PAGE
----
MIT to offer Korean language classes in the fall

Starting September 2016, MIT will offer four Korean language classes: Korean I and III over the fall semester, and Korean II and IV in the spring. There is also an option to take an intensive Korean I class over IAP.

MIT has offered the same four semester-long Korean classes since the fall of 2014; however, these courses are sponsored by Wellesley College in partnership with the MIT-Korea program. MIT students would have to cross-register to take these classes, which are taught by Wellesley College instructors on MIT’s campus, according to Matt Burt, managing director of MIT-Korea.

“The current Korean classes have high student demand, and every class at the beginning level was oversubscribed in the fall. As a result, [the School of Humanities, Arts and Social Sciences] thought that it would be a good idea to add Korean to the syllabus,” Burt said in an interview with The Tech.

The current classes, though, are only available to students who want to participate in MIT-Korea MISTI or Global Teaching Labs. Both programs require students to have taken Korean IV or equivalent, which prevented many students from getting accepted into either one. The new classes will be open to all students.

“There’s been a lot of interest in MIT-Korea on campus,” Burt added. “I turned a lot of people down because of a lack of language experience, so most program participants are of Korean heritage. People are interested in Korean popular culture, but also want to explore Korea’s growing technological scene, which appeals to the MIT community.”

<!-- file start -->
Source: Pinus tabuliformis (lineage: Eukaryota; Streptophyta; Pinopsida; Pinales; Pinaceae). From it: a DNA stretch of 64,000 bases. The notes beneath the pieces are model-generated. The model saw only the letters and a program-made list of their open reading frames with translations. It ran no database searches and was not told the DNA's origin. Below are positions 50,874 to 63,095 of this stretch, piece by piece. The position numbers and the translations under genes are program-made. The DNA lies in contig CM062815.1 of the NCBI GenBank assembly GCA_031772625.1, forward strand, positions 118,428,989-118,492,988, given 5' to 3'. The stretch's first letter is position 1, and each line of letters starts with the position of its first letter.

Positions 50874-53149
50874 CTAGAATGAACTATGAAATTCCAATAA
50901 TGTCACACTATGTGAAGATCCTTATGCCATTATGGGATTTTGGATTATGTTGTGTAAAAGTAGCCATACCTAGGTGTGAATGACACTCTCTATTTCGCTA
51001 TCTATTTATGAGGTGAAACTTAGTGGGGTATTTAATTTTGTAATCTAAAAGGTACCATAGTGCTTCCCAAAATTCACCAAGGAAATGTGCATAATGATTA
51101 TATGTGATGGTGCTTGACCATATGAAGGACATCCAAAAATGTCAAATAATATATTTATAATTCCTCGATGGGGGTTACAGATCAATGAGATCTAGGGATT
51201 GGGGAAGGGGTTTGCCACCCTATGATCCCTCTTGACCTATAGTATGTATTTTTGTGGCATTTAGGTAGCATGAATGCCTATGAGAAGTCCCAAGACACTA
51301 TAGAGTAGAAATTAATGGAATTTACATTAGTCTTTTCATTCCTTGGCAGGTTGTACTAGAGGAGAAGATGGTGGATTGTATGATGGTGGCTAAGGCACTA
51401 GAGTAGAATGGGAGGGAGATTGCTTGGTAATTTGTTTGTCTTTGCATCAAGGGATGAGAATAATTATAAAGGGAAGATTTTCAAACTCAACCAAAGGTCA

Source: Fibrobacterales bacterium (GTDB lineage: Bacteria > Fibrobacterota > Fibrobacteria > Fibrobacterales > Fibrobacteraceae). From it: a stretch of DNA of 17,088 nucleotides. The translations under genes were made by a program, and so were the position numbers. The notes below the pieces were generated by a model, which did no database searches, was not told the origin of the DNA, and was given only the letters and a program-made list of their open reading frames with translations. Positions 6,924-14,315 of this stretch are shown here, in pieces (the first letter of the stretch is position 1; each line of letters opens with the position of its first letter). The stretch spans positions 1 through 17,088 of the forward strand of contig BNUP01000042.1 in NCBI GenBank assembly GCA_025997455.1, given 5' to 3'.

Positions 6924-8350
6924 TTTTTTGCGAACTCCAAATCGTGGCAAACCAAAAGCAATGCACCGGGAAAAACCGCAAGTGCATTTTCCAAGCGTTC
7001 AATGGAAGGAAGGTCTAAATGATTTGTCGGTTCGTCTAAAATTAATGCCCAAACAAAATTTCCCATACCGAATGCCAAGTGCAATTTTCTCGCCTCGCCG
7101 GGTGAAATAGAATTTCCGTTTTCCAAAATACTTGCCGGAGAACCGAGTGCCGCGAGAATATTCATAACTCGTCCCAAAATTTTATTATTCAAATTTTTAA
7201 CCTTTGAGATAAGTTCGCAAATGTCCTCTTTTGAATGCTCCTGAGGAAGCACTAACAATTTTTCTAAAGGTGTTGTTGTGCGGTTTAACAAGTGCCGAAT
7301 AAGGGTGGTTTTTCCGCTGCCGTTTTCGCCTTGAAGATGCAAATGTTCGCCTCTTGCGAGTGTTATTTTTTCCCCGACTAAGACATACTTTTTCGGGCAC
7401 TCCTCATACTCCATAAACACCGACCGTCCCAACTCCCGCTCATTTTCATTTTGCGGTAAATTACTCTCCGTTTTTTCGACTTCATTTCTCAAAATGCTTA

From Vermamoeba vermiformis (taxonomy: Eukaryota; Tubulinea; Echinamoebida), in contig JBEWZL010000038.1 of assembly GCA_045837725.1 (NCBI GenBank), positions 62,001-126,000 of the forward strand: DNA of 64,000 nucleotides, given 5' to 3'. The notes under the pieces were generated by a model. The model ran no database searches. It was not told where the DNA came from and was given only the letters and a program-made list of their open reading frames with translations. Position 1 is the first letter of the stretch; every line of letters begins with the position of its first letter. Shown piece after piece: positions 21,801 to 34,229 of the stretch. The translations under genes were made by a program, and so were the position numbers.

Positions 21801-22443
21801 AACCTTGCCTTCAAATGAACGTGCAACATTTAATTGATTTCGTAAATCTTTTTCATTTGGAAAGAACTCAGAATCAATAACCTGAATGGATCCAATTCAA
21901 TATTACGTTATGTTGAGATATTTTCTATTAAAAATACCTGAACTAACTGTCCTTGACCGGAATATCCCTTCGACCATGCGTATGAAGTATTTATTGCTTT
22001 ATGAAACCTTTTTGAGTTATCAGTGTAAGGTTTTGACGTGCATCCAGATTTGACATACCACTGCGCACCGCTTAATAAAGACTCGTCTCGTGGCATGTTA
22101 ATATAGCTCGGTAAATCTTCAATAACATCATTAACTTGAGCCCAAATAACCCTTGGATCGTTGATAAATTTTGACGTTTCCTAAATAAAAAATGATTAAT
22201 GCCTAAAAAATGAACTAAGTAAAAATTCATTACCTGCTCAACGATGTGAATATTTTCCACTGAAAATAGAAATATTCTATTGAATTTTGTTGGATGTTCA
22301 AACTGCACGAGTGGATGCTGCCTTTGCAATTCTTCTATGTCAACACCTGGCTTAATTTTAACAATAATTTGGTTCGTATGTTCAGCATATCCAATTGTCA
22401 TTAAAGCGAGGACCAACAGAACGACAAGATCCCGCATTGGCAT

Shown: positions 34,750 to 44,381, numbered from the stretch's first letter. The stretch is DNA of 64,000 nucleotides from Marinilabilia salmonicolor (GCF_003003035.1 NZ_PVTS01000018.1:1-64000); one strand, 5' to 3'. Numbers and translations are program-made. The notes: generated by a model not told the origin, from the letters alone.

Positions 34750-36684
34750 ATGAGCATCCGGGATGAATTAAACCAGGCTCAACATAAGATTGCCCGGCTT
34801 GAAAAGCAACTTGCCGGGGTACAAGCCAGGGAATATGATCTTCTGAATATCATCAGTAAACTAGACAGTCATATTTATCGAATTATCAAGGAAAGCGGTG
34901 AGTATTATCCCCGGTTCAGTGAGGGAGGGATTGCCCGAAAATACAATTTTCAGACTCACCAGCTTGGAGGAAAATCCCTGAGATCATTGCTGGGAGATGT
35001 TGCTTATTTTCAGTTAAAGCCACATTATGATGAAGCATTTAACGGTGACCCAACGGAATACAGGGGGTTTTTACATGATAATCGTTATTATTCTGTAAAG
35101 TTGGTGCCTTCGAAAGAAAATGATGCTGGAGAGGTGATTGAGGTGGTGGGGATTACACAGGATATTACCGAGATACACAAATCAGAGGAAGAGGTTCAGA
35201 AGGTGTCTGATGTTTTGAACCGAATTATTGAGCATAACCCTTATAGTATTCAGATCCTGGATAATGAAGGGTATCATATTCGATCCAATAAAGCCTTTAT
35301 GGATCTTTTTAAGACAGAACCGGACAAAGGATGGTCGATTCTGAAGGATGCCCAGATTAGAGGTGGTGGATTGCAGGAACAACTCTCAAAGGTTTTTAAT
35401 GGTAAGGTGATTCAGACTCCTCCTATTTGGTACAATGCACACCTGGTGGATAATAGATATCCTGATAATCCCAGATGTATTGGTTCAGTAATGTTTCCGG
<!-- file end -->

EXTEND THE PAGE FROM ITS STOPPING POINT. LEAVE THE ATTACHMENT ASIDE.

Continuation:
“MIT-Korea launched in 2012. The first year, we only had five interns. This year, so far, we had 16 students travel to Korea over IAP and at least 20 interns will be working there in the summer. I suspect that there would have been more students going had there been the option to take MIT-taught Korean classes, so hopefully, the number of participants in MIT-Korea will only rise with this change.”  

Emma Teng, who is the head of the Global Studies and Languages Department (GSL) at MIT, told The Tech that the proposed curricula of these courses are almost identical to their Wellesley College-taught predecessors, and GSL is working closely with faculty at Wellesley to fine-tune the syllabus.

Teng hired an instructor to teach these classes on Monday; the new faculty member is Dr. Hee-Jeong Jeong, a Korean linguistics professor currently working at Rice University.

MIT students will not be able to select Korean as their HASS concentration for the time being, but Teng hopes that this will change in the future. “Right now, you cannot concentrate in Korean specifically, but you can concentrate in ‘Other Languages’ if you cross-register at other schools and take language classes elsewhere. Students will be able to use MIT’s new Korean classes to fulfill the requirements for ‘Other Languages,’ or, alternatively, concentrate in ‘Asian and Asian Diaspora Studies.’ This may change in a few years.”

“In addition to these new Korean-language classes, GSL offers a range of classes about global cultures and languages,” SHASS Dean Melissa Nobles told The Tech in an e-mail. Two new Korean culture classes being offered in the fall are Intro to East Asian Culture: Zen to K-Pop and Digital Media in Japan and Korea.

“I am very pleased with the addition of MIT-taught Korean classes,” Nobles said. “I know there is a lot of student interest in learning [the language], and I am happy that our students can take the classes here at MIT.”